On April 8th I had the pleasure of interviewing Catherine White who is the Assistant Manager of Education and Programming at the International Museum of Surgical Science in Chicago. An undergraduate of Connecticut College with an MA from the School of the Art Institute of Chicago, Catherine has worked in various museums in China and the US before landing in her current position. One of her many tasks at the IMSS is maintaining the social media accounts and this was the main focus of our interview.
The IMSS is a small museum so we began by discussing the multitasking that one has to do when there are just a handful of employees. We both laughed about our small museum experience which included so many things – managing the membership, volunteer, internship programs, writing newsletters, and “on top of that facilitating, taking out the trash when necessary and all those kinds of other duties.” She went over the platforms they use for marketing and outreach, such as iContact for newsletters and WordPress for the website. Social media took up the rest of our interview: “We have Facebook, Instagram, Twitter which are the big three. A little bit on LinkedIn but that never really took off.” The #HistMed (history of medicine) hashtag and community is very popular on Pinterest and that is another platform that may be in the works for the IMSS.
We discussed the importance of tagging posts properly so they can be seen by your audience. She shared her social media guide with me which had a multitude of hashtags that she uses on her posts and the themes for each day of the week. For example, on Mondays “people want motivation to get them through the first day of the work week, so commiserating with feeling tired etc. or sharing fun & interesting imagery/facts“ was a recommendation. Some suggested hashtags were #MorbidMonday, #MuseumMonday and #MotivationalMonday. Her guide/social media calendar was thoughtfully compiled so an intern or volunteer could easily perform posting duties.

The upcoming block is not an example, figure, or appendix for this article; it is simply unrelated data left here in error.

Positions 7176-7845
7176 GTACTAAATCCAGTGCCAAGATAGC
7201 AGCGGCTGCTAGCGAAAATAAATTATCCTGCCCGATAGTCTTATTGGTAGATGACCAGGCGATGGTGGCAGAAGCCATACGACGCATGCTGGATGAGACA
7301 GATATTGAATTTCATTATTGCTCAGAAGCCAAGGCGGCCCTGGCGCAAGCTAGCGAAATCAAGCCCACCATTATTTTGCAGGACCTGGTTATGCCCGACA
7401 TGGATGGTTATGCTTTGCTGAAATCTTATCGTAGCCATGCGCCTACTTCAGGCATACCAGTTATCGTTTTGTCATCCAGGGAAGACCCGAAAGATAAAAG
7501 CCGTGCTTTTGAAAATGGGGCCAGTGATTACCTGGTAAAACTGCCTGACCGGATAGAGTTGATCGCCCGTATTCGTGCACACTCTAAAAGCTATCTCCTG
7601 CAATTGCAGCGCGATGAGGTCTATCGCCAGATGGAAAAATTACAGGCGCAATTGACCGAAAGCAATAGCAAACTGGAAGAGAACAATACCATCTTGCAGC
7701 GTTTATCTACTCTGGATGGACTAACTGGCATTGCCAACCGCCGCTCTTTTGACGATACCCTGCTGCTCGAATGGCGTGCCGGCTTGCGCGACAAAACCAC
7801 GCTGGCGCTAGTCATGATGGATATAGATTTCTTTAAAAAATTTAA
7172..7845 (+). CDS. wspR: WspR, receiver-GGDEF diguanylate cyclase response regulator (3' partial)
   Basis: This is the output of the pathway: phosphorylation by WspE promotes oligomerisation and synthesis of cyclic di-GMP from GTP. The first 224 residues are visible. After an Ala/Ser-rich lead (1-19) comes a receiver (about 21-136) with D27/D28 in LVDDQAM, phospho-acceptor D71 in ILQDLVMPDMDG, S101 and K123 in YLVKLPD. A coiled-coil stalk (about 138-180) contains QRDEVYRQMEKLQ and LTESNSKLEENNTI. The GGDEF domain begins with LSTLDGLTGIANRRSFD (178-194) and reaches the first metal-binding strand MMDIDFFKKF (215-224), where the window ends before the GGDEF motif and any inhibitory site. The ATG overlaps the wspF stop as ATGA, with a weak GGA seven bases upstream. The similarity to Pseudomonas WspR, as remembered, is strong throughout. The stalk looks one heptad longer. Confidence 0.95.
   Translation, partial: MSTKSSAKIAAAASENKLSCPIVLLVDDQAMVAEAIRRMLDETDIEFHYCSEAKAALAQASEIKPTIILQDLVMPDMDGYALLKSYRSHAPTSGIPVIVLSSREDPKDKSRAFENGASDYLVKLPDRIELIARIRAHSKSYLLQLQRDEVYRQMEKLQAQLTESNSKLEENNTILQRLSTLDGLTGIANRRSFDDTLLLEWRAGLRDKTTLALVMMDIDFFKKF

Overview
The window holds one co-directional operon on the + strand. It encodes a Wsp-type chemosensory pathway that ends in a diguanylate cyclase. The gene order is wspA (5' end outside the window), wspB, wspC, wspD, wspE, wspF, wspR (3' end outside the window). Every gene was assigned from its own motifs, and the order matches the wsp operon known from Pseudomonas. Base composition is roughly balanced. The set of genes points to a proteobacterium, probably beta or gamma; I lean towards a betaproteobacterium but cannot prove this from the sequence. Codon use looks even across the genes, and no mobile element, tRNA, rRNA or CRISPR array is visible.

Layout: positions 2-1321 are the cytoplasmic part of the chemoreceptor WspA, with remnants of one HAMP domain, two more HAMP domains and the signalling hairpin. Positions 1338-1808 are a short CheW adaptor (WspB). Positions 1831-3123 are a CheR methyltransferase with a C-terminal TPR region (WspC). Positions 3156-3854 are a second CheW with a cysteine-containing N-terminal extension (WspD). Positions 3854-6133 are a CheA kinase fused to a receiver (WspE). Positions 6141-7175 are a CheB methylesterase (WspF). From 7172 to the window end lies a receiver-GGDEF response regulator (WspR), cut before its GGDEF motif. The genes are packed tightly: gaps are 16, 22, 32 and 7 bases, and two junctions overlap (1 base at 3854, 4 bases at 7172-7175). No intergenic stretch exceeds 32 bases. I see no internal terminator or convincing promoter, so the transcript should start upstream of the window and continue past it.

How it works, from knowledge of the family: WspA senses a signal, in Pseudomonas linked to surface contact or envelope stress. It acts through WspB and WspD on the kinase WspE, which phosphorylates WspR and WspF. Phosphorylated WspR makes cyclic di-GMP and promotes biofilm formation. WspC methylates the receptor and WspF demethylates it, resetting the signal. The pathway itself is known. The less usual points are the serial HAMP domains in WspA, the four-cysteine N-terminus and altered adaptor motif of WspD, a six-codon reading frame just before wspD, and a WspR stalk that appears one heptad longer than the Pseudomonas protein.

Catherine went over the importance of knowing who your audience is and responding to their needs. She has found that there is an intersection of people who enjoy science/medical history and people who are into morbid curiosities. So using the appropriate tags on social media (mostly Twitter and Instagram) ensures that these audiences are served.
We discussed the ways a website is used vs. how social media is used. Her observation is that the website is for people who are looking for logistical facts, such as hours and location to plan their visit. Facebook, Instagram, Twitter, etc. on the other hand are a great way “to use social media as a medium for education. So that you didn’t necessarily have to come through our doors to get a little piece of medical history.”
One of the challenges we discussed was in regards to negativity and hateful commenters on social media. An example she recounted for me was about an article she posted during Pride month. The post honored a famous medical professional who was also the first “out” lesbian in the US military and there was backlash in the comments about queer people serving in the military. Catherine was clear that while she does agree that people have a right to voice their opinion, she will “hide” hate speech and not engage with these individuals.
As previously mentioned, Catherine shared her social media strategies with me which included the social media calendar and a social media market research/strategy report. The calendar was a thorough guide to what kind of stories to post and what the best days and tags are appropriate for them. Her marketing report outlined goals (such as increasing engagement and traffic), the benefits of advertising on various platforms, and helpful information from a third party website (https://sproutsocial.com/insights/social-media-advertising-strategy/) regarding the cost and benefits of paying for advertising on sites like Facebook, Instagram and Twitter.
I thoroughly enjoyed spending time chatting with Catherine. One of the things I mentioned at the close of our interview is that younger millennials such as herself are so well suited to managing social media because they have grown up online and have the personality for it. Her enthusiasm for her projects at the International Museum of Surgical Science made for a very fun and engaging interview.